Sarah Haider was born in Pakistan and raised in Houston, Texas in a practicing Shia Muslim family. During her late teen years she began to question the religion of her youth, critically examining the Quran and its theological assumptions.
“I grew up surrounded by religion, and there was a point I remember when I started reading about philosophy and I met a few atheists. They talked to me about problems in Islam—problematic verses that I had never considered—and I wanted to prove them wrong. I educated myself more on Islam in one month than I ever had until then. The conversion out went really quickly.”
When asked what most persuaded her to question the religion in which she was raised, Haider explains that it was the treatment of women that grabbed her attention the most.
“I consider myself a humanist and a feminist. I always thought that Islam was definitely a very pro-woman religion. I was taught that over and over again and I believed it. You trust the people around you. You trust your family and your friends and your community. They won’t lie to you about this.
In any case, it was particularly looking into that, the verses that were anti-woman. [In Islam] the woman is the possession of the man. When I started looking into that, it was very clear. There are more specific policy prescriptions in Islam than there are in Christianity. These are literal things that you need to do…which is also what makes it easier to leave.”
She left her religion soon after that time, even though it would be years before she could connect with other former Muslims like herself.
Her father has since become an atheist as well.
“We had been talking about it for more than a decade now, since I left as a teenager. I think what happened is that he discovered Facebook groups of Pakistani humanists, older men like himself. That’s I think what did it—hearing it from his peers. Then he started joining freethinking groups. Then I think he left. I think that’s an important thing: seeing other people do it, knowing that it’s possible that you can.”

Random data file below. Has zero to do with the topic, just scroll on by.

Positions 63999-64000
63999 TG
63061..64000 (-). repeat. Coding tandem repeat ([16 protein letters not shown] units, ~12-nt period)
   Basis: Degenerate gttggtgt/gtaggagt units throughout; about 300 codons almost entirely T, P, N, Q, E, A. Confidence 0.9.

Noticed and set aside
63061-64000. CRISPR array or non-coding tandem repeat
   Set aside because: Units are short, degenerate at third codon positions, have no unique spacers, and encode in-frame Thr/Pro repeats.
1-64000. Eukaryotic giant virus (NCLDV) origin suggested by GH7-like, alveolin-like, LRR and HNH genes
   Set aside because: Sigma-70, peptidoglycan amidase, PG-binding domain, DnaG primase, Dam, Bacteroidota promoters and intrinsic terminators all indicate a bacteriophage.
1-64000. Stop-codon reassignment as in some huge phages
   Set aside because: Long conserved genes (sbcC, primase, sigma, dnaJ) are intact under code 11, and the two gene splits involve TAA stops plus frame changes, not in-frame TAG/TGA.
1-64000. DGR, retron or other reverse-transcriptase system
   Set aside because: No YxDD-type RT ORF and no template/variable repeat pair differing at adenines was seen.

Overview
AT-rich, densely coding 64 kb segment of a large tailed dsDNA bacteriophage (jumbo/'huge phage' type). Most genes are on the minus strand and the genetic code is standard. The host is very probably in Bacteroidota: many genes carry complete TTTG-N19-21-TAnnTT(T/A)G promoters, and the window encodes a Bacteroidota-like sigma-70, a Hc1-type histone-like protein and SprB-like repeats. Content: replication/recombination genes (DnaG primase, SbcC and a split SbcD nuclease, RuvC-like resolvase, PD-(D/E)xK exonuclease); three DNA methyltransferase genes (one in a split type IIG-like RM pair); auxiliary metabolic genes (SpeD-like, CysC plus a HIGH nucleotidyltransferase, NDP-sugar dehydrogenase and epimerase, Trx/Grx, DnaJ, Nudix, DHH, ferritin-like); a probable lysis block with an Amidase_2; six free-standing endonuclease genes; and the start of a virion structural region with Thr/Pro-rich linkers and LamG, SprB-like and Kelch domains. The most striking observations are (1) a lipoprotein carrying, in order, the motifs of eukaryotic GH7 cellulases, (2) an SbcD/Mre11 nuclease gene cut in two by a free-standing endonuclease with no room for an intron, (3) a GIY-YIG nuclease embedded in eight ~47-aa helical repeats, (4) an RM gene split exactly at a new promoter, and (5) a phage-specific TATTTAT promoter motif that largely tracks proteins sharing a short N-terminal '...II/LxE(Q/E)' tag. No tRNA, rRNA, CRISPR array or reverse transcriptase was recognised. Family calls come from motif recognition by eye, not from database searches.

Connecting with Others
In 2013 along with Muhammad Syed, Haider co-founded Ex-Muslims of North America, an advocacy organization and online community dedicated to normalizing religious dissent and to helping create local support communities for those who have left Islam.
One of the most challenging factors in the work of EMNA is helping people connect who cannot openly identify as apostates to Islam. Already facing xenophobic exclusion at the hands of Americans who are distrustful of “brown skinned” people, former Muslims become cut off from their families only to find they no longer have communities to support them anywhere they turn.
Another challenge Haider discusses is the public perception of ex-Muslims who criticize the faith they formerly held. Because more tolerant Americans equate criticism of Islam with either racism or religious intolerance, they often lump former Muslims into a category to which they belong. If they would listen more closely to those who have left that religion, they would realize that there is a difference between disagreement and disrespect.
“It’s important to realize that mocking and critiquing are not that different in the eyes of the most religious people.”
She recently spoke about this problem in an address to the American Humanist Association that she titled “Islam and the Necessity of Liberal Critique.”
Together with a growing number of highly motivated, passionate activists like Sarah are changing the public face of rationalism and Freethought the world over.
In addition to atheism/humanism, Haider is particularly passionate about civil liberties and women’s rights. If you’d like to contact her, you can reach her at firstname.lastname@example.org, @SarahTheHaider and read more about EXMNA at www.exmna.org.